Opinion: A look at the African aviation industry
Shen Shiwei

Editor's note: Shen Shiwei is a research fellow at the Charhar Institute and former government relations and investment consultant for Chinese enterprises overseas business. He has traveled across Africa via many airlines including Ethiopian Airlines in the past.

On March 10, Ethiopian Airlines flight ET 302 crashed shortly after takeoff, killing all 157 on board. Among the passengers were members of international organizations, with the majority of them sharing a commonality: they lived and worked in Africa.

The crash raises concerns over the safety of African airlines.

Esther Koimett (C), Principal Secretary of Kenya's Ministry of Transport, and Catherine Mwangi (R), Kenya's ambassador to Ethiopia, attend a press conference in Addis Ababa, Ethiopia, March 12, 2019. /VCG Photo

Esther Koimett (C), Principal Secretary of Kenya's Ministry of Transport, and Catherine Mwangi (R), Kenya's ambassador to Ethiopia, attend a press conference in Addis Ababa, Ethiopia, March 12, 2019. /VCG Photo

At present, authorities are paying more attention to aviation issues in the aftermath of the crash. Countries including European Union (EU) nations, the UK, Australia, New Zealand, Morocco, UAE, and India have grounded all Boeing 737 MAX 8 after China, Indonesia, Ethiopia and Singapore first issued the suspension. For aircraft manufacturers, regulatory authorities and airline companies, concrete solutions for aviation safety are top priorities.

They all need to rebuild passengers' confidence. But do we have full confidence in this regard?

I could hardly give a 100 percent guarantee now. Maybe we could choose other cities for transit. But as a frequent traveler across the African continent, I would like to tell my friends that we should need a refreshed image of traveling in Africa first.

In recent years, we have seen a lot of improvements in safety measures and service from African airline companies. More advanced aircraft including Boeing 787 Dreamliner and A350-900XWB have been introduced. Small airlines have been incorporated by giants and have seen better maintenance. 

Aviation infrastructure like new airports are being built by international contractors like Chinese companies. Strong cooperation between airlines and major aircraft manufacturers like Boeing, Airbus, Bombardier, and Chinese have all improved in recent years.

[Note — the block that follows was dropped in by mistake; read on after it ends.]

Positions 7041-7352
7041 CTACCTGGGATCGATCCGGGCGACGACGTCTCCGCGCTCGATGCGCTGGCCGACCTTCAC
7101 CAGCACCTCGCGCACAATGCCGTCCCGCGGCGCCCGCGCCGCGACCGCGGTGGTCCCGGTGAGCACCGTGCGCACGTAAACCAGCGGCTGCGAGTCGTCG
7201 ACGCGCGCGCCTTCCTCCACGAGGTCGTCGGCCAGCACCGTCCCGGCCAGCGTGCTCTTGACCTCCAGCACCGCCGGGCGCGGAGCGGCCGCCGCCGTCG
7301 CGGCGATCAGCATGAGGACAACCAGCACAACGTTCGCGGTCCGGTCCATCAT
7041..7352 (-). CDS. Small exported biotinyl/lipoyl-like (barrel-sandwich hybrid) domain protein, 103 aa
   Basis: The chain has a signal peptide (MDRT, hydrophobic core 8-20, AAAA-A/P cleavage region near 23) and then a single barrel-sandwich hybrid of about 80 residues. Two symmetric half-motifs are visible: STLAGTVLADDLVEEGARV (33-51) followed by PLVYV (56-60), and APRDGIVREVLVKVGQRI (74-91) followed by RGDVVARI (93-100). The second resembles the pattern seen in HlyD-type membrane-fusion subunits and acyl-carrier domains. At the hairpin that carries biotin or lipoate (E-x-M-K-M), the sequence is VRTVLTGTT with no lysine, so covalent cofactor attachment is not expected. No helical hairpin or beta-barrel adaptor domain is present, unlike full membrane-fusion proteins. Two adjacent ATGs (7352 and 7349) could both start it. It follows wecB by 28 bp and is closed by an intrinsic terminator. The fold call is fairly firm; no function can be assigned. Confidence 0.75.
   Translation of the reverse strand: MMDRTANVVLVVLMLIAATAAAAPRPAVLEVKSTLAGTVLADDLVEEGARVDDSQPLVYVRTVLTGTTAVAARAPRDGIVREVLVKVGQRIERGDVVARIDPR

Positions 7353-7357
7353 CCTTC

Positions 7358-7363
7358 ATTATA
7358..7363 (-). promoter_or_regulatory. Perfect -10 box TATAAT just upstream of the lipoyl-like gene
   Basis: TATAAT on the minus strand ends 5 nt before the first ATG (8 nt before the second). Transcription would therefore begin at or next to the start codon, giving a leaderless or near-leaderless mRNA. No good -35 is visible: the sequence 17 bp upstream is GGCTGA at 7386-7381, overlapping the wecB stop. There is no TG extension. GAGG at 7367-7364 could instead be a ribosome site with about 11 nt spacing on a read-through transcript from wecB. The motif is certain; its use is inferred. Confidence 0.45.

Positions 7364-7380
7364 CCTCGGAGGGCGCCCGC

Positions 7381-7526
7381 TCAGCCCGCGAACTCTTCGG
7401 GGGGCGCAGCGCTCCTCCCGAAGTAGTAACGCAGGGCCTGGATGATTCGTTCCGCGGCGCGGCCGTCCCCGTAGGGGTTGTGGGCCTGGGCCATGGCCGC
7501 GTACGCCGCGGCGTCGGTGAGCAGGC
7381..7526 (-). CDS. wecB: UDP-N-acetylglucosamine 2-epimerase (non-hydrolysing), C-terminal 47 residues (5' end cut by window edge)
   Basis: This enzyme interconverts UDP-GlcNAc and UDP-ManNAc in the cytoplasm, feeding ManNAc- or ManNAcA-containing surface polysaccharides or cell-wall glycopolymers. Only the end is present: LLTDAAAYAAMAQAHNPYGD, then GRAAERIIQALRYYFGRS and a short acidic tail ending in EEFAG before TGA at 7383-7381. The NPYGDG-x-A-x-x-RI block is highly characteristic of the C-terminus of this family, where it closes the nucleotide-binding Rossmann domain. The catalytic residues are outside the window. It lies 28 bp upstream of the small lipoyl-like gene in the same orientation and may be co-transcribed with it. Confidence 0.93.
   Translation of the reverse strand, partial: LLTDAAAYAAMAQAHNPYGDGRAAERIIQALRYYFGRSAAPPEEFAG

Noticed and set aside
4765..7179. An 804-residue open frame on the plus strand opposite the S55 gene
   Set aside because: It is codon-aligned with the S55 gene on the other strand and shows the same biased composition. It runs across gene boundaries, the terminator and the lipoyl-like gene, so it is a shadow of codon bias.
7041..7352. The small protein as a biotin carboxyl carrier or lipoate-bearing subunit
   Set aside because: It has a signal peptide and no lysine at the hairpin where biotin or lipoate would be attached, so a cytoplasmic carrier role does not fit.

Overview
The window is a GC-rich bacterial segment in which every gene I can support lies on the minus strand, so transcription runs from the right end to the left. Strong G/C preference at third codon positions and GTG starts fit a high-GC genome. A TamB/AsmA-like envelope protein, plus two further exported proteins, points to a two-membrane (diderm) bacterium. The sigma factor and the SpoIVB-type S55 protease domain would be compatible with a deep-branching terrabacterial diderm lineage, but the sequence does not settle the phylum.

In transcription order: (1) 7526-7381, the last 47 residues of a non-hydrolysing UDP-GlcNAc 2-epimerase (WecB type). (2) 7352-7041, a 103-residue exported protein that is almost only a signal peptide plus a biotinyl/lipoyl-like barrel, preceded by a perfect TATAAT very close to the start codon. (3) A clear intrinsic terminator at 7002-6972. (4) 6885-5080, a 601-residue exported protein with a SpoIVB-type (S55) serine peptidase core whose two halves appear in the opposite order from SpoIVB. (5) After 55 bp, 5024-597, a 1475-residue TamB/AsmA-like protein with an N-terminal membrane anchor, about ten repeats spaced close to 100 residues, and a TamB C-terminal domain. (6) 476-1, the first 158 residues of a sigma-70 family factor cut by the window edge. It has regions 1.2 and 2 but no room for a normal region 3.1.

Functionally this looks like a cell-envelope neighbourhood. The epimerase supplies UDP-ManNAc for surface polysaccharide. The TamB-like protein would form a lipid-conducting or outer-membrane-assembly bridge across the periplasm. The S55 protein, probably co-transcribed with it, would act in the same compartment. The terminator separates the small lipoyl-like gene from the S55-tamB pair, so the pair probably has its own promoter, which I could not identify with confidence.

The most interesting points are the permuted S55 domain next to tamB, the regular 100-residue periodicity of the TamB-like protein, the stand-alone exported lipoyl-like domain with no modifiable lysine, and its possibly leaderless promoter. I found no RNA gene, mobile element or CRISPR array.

The United Nations flag is seen at half mast in memory of the victims of Ethiopian Airlines Flight ET302 plane crash at the UN headquarters in New York, March 11, 2019. /VCG Photo

The United Nations flag is seen at half mast in memory of the victims of Ethiopian Airlines Flight ET302 plane crash at the UN headquarters in New York, March 11, 2019. /VCG Photo

Today, it is very common to travel in Africa by air, with airlines that are either state-owned or privately run. Millions of people travel across this vast continent each year, many of them via Ethiopian Airlines, Kenya Airways or South African Airway, the top three giants in Africa. 

The reason is very simple: these airlines cover major capitals and economic hubs across Africa to make the trip more convenient. Also, their better management and reputation gives passengers more confidence.

But now, we have other problems besides technical ones.

Some African airlines companies are facing severe competition from stronger outside competitors like the Emirates and its affiliated Fly Dubai, Turkish Airlines and Qatar Airways. Also, due to the lack of airspace openness and profits, many countries could not allocate enough public funds for aviation industries. That is why local airlines only take a small portion of the African aviation market share.

As this vast continent develops the Single African Air Transport Market which covers more than 50 countries, a huge demand for aircraft, technicians, infrastructure like new airports, training will emerge. But that needs a huge investment in terms of capital, human resources training to policies coordination. It is a big burden for many African airlines, especially those with a poorly managed balance sheets.

It the time for us to take these opportunities to enhance aviation cooperation, especially on safety issues. That would be the best way to rebuild confidence and protect all passengers.

(If you want to contribute and have specific expertise, please contact us at opinions@cgtn.com.)